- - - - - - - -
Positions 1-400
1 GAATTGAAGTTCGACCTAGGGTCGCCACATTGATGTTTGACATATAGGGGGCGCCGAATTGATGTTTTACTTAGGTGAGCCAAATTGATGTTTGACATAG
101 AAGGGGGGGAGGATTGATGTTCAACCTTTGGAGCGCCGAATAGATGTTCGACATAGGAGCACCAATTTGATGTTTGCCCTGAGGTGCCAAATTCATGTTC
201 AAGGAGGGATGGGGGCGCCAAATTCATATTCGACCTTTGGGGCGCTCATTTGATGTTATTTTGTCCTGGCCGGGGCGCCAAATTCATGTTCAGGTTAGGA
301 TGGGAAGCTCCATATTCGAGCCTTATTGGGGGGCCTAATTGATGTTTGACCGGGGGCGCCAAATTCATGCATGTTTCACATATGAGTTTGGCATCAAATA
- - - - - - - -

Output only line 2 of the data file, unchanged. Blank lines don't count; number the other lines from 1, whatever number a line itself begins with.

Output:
1 GAATTGAAGTTCGACCTAGGGTCGCCACATTGATGTTTGACATATAGGGGGCGCCGAATTGATGTTTTACTTAGGTGAGCCAAATTGATGTTTGACATAG